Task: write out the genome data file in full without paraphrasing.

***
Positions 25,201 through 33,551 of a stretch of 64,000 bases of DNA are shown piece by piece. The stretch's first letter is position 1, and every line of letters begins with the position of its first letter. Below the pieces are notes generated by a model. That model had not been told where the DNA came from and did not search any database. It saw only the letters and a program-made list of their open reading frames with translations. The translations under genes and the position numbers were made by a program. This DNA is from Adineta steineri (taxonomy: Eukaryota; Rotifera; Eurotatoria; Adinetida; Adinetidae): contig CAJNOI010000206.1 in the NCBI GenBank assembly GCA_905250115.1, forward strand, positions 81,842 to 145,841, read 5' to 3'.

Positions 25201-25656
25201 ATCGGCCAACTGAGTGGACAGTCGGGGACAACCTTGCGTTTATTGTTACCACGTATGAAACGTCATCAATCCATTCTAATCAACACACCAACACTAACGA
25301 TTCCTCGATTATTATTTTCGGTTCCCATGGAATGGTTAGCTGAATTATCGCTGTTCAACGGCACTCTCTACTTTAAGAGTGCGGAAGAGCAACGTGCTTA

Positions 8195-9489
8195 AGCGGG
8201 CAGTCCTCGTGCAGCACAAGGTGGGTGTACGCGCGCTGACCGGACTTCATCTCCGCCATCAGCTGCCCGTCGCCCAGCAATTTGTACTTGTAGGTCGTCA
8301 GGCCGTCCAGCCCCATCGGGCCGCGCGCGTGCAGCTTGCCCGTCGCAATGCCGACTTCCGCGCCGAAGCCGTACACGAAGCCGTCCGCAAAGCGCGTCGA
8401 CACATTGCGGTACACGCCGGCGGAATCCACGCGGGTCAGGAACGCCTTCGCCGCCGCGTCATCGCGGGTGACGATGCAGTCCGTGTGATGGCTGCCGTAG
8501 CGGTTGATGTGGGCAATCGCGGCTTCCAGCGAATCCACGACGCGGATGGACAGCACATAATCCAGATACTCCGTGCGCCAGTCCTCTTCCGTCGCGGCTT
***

Positions 25,201 through 33,551 of a stretch of 64,000 bases of DNA are shown piece by piece. The stretch's first letter is position 1, and every line of letters begins with the position of its first letter. Below the pieces are notes generated by a model. That model had not been told where the DNA came from and did not search any database. It saw only the letters and a program-made list of their open reading frames with translations. The translations under genes and the position numbers were made by a program. This DNA is from Adineta steineri (taxonomy: Eukaryota; Rotifera; Eurotatoria; Adinetida; Adinetidae): contig CAJNOI010000206.1 in the NCBI GenBank assembly GCA_905250115.1, forward strand, positions 81,842 to 145,841, read 5' to 3'.

Positions 25201-25656
25201 ATCGGCCAACTGAGTGGACAGTCGGGGACAACCTTGCGTTTATTGTTACCACGTATGAAACGTCATCAATCCATTCTAATCAACACACCAACACTAACGA
25301 TTCCTCGATTATTATTTTCGGTTCCCATGGAATGGTTAGCTGAATTATCGCTGTTCAACGGCACTCTCTACTTTAAGAGTGCGGAAGAGCAACGTGCTTA

Positions 8195-9489
8195 AGCGGG
8201 CAGTCCTCGTGCAGCACAAGGTGGGTGTACGCGCGCTGACCGGACTTCATCTCCGCCATCAGCTGCCCGTCGCCCAGCAATTTGTACTTGTAGGTCGTCA
8301 GGCCGTCCAGCCCCATCGGGCCGCGCGCGTGCAGCTTGCCCGTCGCAATGCCGACTTCCGCGCCGAAGCCGTACACGAAGCCGTCCGCAAAGCGCGTCGA
8401 CACATTGCGGTACACGCCGGCGGAATCCACGCGGGTCAGGAACGCCTTCGCCGCCGCGTCATCGCGGGTGACGATGCAGTCCGTGTGATGGCTGCCGTAG
8501 CGGTTGATGTGGGCAATCGCGGCTTCCAGCGAATCCACGACGCGGATGGACAGCACATAATCCAGATACTCCGTGCGCCAGTCCTCTTCCGTCGCGGCTT